Monday, July 25, 2011
As promised in my last blog entry...here are images
of "Clocamo, the Storyteller", shipped to Mirroz Gallery
in Creve Coeur, MO (just outside St. Louis). I met the gallery
owner, Zina Gelman, at ACC Baltimore. With a customer in
mind, she made specific requests...the storyteller was to be in
black and white. O.K. - I admit, I let a little bit of color sneak in.
I couldn't resist including the border on the old cloth (handwoven
by the Chin of Mynamar) which I used for the cape and carpet.
She requested three masks - a cat:
a mouse (first time for me):
and a colorful clown (again first time for my Star Wanderer
Clown masks were fun to create...made quite a few
extras as I was playing...so more storytellers may
get them this fall. Here are a few I've started:
Zina showed the storyteller to another customer
who wants a storyteller with a mask of a blond cocker
spaniel, a hippo, and an iris! Hmmmm....Another customer
is interested in a jazz motif!..(I like that idea a lot!)
Meanwhile, now that the grandkids have left, and heat wave
broken, I'm working on some new winged creatures in my
studio (nope no air conditioning in it!) Process photos in
Adventure on! Wendy
Thursday, July 7, 2011
For the last few Springs I've worked with the Hawthorne
Youth and Community Center after school program on
projects involving architecture , thanks to grants received
from the Boston Foundation for Architecture: www.bfagrants.org
The kids have designed their own "dream" theme park,
a model for a HYCC cafe and last year a fantasy courtyard
model of the Isabella Stewart Gardner museum. This year our
project title was "Discovering Landscape Architecture in our
Roxbury HighLand Park Neighborhood".
Spring is a good time to wander the neighborhood and
sharpen kids' eyes to their surroundings and for them to
learn about, appreciate and care for the aspects of the city
which make it a more beautiful and livable place. We
started with the kids taking lots of photos - all easily
possible thanks to digital technology. They resisted (mostly)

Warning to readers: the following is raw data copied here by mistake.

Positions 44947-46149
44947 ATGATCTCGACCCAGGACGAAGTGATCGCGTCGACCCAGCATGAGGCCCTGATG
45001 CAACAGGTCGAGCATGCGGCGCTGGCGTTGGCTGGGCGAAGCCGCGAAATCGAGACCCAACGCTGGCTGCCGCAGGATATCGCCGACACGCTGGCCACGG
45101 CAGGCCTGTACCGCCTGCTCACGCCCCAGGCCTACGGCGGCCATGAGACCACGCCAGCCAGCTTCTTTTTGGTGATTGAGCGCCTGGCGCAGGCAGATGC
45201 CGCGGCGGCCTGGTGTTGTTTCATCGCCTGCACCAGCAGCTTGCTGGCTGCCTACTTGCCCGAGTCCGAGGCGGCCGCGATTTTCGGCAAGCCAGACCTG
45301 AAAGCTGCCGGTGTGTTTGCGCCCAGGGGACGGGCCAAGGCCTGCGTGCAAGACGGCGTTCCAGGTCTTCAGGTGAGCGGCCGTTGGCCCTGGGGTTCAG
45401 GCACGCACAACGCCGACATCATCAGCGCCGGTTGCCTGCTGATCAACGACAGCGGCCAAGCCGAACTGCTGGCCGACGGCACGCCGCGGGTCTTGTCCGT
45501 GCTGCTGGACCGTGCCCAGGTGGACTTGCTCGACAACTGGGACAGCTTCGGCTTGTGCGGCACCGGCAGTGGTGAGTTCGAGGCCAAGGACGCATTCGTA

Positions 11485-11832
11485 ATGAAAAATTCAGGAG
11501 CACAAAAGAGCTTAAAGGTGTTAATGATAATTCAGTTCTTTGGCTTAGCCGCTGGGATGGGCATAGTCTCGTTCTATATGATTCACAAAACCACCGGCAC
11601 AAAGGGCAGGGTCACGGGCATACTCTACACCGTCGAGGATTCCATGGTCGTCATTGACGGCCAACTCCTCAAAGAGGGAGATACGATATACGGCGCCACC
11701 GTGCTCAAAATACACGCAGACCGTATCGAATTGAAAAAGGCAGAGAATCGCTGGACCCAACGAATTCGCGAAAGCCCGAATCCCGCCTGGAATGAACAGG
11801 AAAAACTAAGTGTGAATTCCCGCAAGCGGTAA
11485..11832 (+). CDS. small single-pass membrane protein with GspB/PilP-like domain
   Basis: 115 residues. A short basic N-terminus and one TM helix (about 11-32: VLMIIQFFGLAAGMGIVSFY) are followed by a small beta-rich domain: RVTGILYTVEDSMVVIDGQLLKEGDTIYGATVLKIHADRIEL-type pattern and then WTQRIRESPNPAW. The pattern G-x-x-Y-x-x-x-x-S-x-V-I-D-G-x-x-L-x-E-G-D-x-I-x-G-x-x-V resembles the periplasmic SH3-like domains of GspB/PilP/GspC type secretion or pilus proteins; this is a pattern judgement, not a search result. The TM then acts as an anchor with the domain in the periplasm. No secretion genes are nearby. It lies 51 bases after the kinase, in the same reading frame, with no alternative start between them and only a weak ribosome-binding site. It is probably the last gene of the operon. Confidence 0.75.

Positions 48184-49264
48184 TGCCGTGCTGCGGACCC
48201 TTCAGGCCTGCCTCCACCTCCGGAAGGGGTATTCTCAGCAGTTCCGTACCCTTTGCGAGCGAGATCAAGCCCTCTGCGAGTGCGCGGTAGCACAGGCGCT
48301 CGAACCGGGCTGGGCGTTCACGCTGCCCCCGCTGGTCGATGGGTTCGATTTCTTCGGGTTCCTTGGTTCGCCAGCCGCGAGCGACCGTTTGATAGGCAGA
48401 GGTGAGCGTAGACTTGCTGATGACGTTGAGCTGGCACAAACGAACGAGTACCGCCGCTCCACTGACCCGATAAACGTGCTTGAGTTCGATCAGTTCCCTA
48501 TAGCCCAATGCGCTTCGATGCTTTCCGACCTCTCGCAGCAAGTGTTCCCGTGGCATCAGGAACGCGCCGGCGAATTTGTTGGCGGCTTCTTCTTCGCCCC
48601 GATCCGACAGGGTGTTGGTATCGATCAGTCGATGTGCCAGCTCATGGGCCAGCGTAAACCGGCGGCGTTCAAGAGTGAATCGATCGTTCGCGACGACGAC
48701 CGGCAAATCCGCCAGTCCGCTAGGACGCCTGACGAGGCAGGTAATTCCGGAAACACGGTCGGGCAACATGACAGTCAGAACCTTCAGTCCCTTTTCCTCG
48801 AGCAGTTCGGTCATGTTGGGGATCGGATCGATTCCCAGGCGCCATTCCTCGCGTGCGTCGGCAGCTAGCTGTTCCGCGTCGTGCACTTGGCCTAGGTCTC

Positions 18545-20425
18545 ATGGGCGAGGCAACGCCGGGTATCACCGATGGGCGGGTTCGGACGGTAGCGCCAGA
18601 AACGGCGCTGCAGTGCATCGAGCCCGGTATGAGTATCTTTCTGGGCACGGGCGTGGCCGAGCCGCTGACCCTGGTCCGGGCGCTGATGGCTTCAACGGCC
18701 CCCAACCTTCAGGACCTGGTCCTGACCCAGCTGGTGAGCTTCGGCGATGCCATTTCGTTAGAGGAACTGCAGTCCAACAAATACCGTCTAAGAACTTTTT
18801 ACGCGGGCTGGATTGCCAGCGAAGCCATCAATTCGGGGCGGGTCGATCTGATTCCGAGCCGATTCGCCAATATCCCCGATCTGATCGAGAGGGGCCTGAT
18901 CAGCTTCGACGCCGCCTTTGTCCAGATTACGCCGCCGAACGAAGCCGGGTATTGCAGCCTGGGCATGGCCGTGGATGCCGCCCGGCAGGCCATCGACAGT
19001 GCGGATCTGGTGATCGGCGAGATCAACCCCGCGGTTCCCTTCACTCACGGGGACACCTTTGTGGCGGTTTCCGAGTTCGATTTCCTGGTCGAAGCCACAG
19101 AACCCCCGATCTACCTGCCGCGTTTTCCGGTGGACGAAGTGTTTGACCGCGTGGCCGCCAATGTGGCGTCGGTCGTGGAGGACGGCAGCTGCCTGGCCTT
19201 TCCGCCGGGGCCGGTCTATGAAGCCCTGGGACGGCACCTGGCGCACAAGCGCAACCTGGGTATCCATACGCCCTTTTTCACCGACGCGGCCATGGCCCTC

taking photos of each other and focused on landscape
architecture features around houses, schools, the community
center and parks.
One of the favorite yards they pass on their way to HYCC from
school is the house below with sculpture in the front yard and
a mortar free wall built over a couple years by the homeowner.
They have enjoyed watching the long, slow process. Now that the
wall is finished, they enjoy looking for the snakes hiding there.
Our neighborhood offers a variety of housing and parks
including Highland Park, right up the hill from HYCC laid
out by America's "First Landscape Architect" Frederick
Law Olmsted. The kids learned about Olmsted's life and
his designs including Boston's Emerald Necklace linking
downtown to Roxbury's Franklin Field. The park is on
the site of a Revolutionary War Fort used in pushing
the British out of Boston in 1775 so we were able to
highlight local history too.
The Victorian standpoint erected when the fort was taken
down is a favorite landmark. They took many photos showing
its placement and how the cement benches indicate the
original dimensions of the fort.
As the kids explored, we talked about all the things that
need to be considered when designing a park - how it
is used, by whom, the climate, how Pudding Stone
contributes to (and complicates) landscaping in Roxbury.
Then they sat down and drew elements of
landscape architecture which they had observed.
After lots of photos, sketches and discussions, we
moved on to the kids making their landscape
First in blocks:
I thought the idea of book sculptures you walked
through in this park was a pretty cool idea.
then on to small individual parks made from various
recycled materials which we "linked" together
to make our own "HYCC Kids Emerald Necklace"
This park square included sculpture, tables,
stone play area and steps:
Quite a few included water features, paths and
And some individuals got really elaborate. Our
HYCC Emerald Necklace ended in this mirror
mountain climbing landscape:
HYCC projects always conclude with a presentation by
the kids to their families and the community. This year
besides their models, they made posters using their
photos to explain the project.
At the presentation, the kids did a good job of explaining what
they had learned, received certificates and their own Emerald
Necklaces (Mardis Gras green variety). Then we installed the
display (as seen at the beginning of the post) at our local
branch of the Boston Public library. It will be at the Dudley
branch all summer. The kids enjoy seeing their work in the library
and hopefully the installation encourages others to sharpen
their eye for landscape architecture.
The most important aspect for me is the way these projects
deepen the connection that the kids have to our Roxbury
neighborhood and to Boston. I appreciate that the Boston
Foundation for Architecture makes this possible.
My next post will include images of a storyteller I just finished
which is going to a gallery in Missouri!